Countryfile presenter Ellie Harrison (opens in new tab) on why she has Michaela Strachan, Clint Eastwood and office admin to thank for her brilliant career hosting the BBC1 Sunday night staple...
On this week's Countryfile, you're helping with restoring Heckington Windmill, removing its old, rotten sails. Can you tell us about that?
"It’s slightly precarious up there! Each of the new sails took 100 hours to make and each one weighs a ton. It will take two days to take all the old ones off."
Why do you think Countryfile has become such a success?
"I think it engages people because it’s a very picture-rich format. It’s also on a Sunday evening when people are sitting down and relaxing, so you’ve got to give credit to its position in the schedules as well. Someone described it as a warm bath, which sounds a little insipid to me, but I suppose it’s a good thing. Rather that than a cold bath!"
You've been on the show for over four years…
"It doesn’t feel like I’ve been on the show for that long. The subject matter is massively enjoyable."
How do you manage to fit working on Countryfile around your family life (Ellies has a fiancé Matt Goodman and two daughters, four-year-old Red and three-year-old Lux)?
"The show is filmed over two days, so with a family it’s nice to have quite a lot of home time because the children will soon start school and then they’ll be gone."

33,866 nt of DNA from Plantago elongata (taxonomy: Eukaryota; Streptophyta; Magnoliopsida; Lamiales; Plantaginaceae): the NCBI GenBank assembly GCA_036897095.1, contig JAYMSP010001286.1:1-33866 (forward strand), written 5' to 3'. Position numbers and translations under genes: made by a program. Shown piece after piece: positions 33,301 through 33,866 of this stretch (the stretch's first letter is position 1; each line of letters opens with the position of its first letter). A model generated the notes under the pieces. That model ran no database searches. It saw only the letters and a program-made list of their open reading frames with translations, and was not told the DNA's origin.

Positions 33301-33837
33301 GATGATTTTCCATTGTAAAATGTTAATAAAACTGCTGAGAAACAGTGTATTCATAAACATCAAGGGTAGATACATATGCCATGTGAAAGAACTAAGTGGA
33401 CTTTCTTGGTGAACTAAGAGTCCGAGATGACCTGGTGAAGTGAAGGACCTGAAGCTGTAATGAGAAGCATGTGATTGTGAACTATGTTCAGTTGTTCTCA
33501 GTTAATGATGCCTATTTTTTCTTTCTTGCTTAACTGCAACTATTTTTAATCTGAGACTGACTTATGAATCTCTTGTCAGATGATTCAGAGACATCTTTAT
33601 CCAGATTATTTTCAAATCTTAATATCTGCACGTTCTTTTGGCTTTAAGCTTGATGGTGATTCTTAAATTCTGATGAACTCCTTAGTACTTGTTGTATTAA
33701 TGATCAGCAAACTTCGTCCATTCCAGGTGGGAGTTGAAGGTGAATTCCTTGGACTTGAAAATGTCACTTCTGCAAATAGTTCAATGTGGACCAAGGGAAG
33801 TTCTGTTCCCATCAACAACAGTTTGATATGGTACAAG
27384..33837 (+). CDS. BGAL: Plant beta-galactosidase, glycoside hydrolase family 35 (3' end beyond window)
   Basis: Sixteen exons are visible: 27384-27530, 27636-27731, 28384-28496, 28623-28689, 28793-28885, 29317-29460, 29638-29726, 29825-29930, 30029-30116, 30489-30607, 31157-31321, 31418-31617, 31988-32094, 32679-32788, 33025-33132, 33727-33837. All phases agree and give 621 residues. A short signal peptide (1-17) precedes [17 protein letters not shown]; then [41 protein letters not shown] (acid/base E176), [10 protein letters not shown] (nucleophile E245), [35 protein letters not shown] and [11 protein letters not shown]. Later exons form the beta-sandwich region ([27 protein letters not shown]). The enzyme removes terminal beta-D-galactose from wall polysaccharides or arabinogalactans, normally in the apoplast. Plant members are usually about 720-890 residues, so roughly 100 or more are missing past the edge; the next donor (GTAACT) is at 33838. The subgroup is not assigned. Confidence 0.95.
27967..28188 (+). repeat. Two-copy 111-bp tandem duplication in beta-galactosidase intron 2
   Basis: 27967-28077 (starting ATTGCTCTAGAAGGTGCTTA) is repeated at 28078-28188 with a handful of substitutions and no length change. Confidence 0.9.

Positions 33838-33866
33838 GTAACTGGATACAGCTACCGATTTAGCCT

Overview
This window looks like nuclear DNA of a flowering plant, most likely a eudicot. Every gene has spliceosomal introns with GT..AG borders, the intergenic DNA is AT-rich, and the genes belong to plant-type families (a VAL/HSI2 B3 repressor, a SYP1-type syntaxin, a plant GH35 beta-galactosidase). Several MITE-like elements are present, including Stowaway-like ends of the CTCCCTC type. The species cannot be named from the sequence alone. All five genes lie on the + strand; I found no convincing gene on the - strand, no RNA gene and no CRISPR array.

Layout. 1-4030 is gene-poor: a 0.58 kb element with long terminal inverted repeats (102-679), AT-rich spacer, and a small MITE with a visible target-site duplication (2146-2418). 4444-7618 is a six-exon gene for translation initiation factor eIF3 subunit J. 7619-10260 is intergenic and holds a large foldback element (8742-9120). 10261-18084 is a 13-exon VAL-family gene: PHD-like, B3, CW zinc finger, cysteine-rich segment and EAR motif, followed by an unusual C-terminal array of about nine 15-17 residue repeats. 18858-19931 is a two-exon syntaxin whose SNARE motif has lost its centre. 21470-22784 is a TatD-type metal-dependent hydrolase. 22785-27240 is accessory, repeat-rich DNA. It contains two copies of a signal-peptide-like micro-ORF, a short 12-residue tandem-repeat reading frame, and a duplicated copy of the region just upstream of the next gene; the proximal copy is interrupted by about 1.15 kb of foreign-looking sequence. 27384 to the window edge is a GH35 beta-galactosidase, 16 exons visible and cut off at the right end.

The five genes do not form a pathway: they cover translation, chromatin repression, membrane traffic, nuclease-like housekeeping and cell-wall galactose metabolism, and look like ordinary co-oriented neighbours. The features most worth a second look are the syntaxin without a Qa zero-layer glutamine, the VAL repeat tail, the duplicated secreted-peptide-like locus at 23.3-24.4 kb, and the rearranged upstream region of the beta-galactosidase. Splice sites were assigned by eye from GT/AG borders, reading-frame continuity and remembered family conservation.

Are your children into wildlife?
"Yes. I’m not pushing them too hard because I don’t want them to get sick of wildlife, but I find creepy crawlies are the best way in. Children find creepy crawlies fascinating because they get to handle them and they’re freaky and wonderful."
Where did your own love of wildlife come from?
"As a child we lived in a very rural spot in the Cotswolds, so there was very little else around us but nature. But it really became zoological love when I started going out with a guy who was studying zoology. His dad had been in the Clint Eastwood film White Hunter Black Heart in Zimbabwe, so he had contacts out there and we spent quite a bit of time there. And there’s nothing that gets you into wildlife more than the big charismatic mammals of Africa."
And you got your big break after landing an admin job at Channel 5…
"Michaela Strachan was presenting a wildlife show for children [Michaela’s Wild Challenge], but because she was pregnant she couldn’t do the whole series. So, I was asked if I could do a screen test for the job by the controller of children’s TV, a lovely guy called Nick Wilson, who was unusual in the sense that he didn’t want to choose an already established presenter and was quite happy finding someone who was just sat outside his office. I had to do this screen test in Richmond and pretend there were elephants behind me. Oh it was awful – I hope that tape is long since dead!"
And now you're soon starting work on a new BBC1 series, Secret Britain...
"We’re going to start filming that in a couple of weeks. We’re not necessarily going to be looking for secret locations, because I think that would be a challenge, but for people’s private stories and historical stories..."
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